Naltrexone for alcohol addiction
Get naltrexone online from a clinician via telehealth and take control of your drinking.
Frequently Asked Questions
Naltrexone is proven to reduce cravings and decrease heavy drinking days.
Naltrexone, when used for alcohol addiction, is sold under the brand names Vivitrol (a once per month injectable form of naltrexone) and ReVia. Naltrexone belongs is a group of medications called opioid antagonists.
Naltrexone works to aid in alcohol addiction recovery, as it has been shown to reduce the amount and frequency of drinking. It affects the pleasure center of the brain that addiction is believed to activate. It is also used in opioid addiction recovery.
Naltrexone is available via telehealth through Workit Health’s online program in select states. If you’re ready to moderate or quit drinking with naltrexone, Workit Health offers video visits with a clinician, 24/7 messaging with a recovery coach, and engaging online courses to help you stay on track. Naltrexone is also available through your general practitioner.
Through Workit Health’s online program, you can speak with a clinician via a telehealth video visit about your medical history and your recovery goals. Start treatment with naltrexone from your local pharmacy. Message your coach for motivation and accountability in recovery, and work through engaging courses hand-picked for you.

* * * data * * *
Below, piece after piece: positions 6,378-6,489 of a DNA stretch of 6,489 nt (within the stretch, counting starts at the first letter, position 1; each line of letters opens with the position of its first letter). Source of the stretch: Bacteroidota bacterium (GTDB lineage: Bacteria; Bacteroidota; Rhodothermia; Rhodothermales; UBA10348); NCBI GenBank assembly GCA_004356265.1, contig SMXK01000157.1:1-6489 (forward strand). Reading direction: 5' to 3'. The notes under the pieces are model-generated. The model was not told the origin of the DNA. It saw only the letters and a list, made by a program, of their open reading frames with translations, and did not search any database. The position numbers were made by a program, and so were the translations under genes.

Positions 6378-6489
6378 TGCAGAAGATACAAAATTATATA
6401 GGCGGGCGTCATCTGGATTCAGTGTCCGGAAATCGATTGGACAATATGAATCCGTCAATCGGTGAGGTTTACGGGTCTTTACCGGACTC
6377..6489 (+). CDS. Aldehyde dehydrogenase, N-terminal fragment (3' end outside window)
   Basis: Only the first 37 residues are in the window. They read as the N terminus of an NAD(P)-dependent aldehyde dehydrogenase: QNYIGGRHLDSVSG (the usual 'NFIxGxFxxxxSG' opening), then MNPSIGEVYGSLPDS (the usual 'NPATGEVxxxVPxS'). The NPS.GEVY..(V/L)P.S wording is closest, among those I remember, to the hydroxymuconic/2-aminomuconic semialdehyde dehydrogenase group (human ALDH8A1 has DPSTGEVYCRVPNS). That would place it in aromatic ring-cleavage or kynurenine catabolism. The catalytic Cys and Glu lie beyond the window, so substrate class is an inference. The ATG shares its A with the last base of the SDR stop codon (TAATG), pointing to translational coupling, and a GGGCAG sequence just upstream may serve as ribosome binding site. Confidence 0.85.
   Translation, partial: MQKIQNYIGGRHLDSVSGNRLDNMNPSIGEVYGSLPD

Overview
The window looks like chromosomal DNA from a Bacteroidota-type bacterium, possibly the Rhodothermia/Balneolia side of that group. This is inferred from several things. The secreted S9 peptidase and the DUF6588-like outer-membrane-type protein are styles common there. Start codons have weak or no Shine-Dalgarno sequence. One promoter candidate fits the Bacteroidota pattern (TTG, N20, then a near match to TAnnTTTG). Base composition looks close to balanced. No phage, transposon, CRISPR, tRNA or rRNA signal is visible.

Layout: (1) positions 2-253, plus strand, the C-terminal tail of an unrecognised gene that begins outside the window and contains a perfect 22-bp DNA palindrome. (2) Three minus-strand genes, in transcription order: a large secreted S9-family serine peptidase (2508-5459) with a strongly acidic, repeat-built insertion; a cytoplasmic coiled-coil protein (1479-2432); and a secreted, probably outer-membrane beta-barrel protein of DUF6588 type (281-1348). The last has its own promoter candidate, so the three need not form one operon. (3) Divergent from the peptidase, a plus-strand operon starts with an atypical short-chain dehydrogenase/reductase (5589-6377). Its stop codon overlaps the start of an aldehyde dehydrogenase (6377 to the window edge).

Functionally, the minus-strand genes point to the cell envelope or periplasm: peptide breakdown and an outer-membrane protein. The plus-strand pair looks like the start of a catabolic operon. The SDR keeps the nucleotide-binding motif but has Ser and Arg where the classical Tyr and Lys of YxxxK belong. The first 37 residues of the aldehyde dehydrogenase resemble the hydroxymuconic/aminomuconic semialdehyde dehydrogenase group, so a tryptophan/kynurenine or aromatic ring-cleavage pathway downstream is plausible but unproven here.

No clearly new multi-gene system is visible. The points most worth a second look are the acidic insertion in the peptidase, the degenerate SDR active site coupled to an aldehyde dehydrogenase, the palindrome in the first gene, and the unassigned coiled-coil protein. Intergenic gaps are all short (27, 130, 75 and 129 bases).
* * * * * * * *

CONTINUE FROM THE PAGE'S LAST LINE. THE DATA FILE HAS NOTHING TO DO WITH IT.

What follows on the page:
Even when using naltrexone for alcohol use disorder, it’s important to note that opioids can’t be taken when on the medication, as it is an opioid antagonist. If you are actively taking opioids, talk with your care team about the best treatment options for your alcohol addiction. And remember this is why your care team may be asking you about your opioid use, even if you are seeking help for alcohol addiction.
Read more: Why Opioids and Naltrexone don’t Mix.
Although it isn’t commonly known that naltrexone can be used as a treatment for alcohol addiction, including for moderation, there are no regulations limiting what type of doctor is able to prescribe naltrexone in the U.S.
Questions? Talk to an expert